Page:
Elevate Your Harvest: How to Build Raised Garden Beds and Get the Most from Your Garden
I am a big fan of using raised beds for gardening. My family has built and used them in the past, and each time we do I feel like we get better and better at it. I like using raised beds for a number of reasons, but the two that top that list are that they help the garden look very orderly and neat, and they’re easy to get to and to keep weeded.
With raised garden beds you also have the advantage of creating and perfecting the soil right from the start. Since it won’t get walked on, the soil will remain loose and airy at all times, something plants and their developing roots need to grow. It also benefits from excellent drainage. But perhaps I am forgetting my absolute favorite reason to use raised garden beds…which is that you can extend your gardening season well into the fall, start harvesting much earlier in the spring, and even overwinter some vegetables. You can create a harvest the whole year through. Yum.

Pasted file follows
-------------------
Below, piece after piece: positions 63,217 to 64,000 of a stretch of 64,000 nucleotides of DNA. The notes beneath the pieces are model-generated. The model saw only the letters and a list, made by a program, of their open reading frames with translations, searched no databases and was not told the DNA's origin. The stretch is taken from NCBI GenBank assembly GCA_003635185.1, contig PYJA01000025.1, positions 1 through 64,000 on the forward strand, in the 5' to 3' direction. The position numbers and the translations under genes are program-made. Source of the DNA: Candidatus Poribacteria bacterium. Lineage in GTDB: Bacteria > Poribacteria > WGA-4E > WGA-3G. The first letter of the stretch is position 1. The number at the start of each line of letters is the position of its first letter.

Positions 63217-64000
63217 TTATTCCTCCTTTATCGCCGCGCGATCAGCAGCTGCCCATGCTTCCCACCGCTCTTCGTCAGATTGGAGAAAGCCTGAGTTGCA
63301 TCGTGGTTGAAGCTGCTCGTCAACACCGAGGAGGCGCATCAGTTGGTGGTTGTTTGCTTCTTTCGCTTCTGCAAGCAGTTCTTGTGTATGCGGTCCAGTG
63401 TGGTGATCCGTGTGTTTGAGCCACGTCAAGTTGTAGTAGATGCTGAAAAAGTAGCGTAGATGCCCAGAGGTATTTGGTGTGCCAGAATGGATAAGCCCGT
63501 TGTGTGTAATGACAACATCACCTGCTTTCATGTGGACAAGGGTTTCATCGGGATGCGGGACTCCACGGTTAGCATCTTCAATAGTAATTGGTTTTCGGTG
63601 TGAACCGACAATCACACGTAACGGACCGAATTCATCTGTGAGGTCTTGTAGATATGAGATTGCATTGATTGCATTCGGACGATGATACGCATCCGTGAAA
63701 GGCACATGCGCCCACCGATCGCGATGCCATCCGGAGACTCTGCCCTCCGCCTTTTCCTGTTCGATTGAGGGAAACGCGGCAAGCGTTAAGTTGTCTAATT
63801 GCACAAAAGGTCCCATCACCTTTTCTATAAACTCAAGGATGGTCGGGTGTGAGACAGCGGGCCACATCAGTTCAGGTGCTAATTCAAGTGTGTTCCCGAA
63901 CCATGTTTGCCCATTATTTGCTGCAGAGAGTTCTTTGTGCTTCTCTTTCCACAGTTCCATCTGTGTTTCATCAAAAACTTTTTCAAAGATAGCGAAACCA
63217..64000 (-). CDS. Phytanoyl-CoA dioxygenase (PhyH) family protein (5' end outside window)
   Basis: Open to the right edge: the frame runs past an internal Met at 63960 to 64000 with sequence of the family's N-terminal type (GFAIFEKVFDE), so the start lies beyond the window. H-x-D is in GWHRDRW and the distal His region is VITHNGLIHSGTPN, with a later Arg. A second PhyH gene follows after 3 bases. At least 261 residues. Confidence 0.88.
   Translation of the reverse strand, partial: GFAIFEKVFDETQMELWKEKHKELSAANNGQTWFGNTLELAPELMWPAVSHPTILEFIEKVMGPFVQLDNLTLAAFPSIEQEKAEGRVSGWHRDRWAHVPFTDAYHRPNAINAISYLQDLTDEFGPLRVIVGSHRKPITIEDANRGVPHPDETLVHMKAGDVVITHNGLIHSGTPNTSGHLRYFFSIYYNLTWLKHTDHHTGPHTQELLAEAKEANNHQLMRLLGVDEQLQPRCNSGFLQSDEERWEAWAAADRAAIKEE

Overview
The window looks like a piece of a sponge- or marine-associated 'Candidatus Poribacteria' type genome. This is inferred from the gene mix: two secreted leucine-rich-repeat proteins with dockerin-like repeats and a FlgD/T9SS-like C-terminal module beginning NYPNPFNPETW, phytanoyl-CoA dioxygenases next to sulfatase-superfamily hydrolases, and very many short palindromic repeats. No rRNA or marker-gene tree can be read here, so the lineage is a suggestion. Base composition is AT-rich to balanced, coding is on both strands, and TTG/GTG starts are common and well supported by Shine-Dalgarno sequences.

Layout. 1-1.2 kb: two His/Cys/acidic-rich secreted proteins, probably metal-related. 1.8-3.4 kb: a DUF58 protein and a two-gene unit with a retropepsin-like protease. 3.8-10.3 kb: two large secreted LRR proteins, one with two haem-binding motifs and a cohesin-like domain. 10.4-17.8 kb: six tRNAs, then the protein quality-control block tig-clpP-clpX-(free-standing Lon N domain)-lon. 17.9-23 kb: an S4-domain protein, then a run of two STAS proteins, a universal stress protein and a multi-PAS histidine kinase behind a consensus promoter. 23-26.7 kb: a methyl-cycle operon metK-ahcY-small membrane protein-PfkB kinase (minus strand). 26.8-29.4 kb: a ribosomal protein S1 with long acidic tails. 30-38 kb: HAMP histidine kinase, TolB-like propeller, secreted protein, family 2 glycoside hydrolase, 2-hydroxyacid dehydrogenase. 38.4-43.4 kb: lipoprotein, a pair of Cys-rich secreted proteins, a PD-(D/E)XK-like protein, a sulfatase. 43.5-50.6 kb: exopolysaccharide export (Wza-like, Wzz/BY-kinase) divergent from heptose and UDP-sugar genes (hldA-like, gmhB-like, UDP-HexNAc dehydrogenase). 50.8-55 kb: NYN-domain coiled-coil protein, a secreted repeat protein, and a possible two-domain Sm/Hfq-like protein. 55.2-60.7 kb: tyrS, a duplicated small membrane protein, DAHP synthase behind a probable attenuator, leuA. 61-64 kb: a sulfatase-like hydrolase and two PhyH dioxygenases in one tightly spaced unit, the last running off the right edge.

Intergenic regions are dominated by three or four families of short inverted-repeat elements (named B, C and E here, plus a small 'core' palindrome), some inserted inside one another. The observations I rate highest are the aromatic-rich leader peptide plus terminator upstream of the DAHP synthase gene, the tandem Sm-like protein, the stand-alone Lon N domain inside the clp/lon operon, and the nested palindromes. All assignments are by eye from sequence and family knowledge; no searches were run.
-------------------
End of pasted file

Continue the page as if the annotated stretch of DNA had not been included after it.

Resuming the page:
To learn about four-season gardening, I highly suggest Elliot Coleman’s books, Four-Season Harvest and The Winter Harvest Handbook. Some of the vegetables we’ve had luck with growing year-round, and plan on working with this winter are winter density lettuce, giant winter spinach, evergreen hardy bunching onions, curly vates kale (but really, any kale would be fine), wild arugula and chard. There are others, too; raised gardens open up a whole new world of gardening.
Building the Beds
When we moved to our new house this past spring there were some really nice thick pine boards in the basement; we used them to make two raised garden beds. When we build more beds, we’ll most likely get the same thick cut of wood, except we’ll use cedar, which is naturally rot- and insect-resistant. Depending on what you have lying around, you can always repurpose or reuse some materials as long as they haven’t been treated with harsh chemicals that could leach into your healthy, growing food.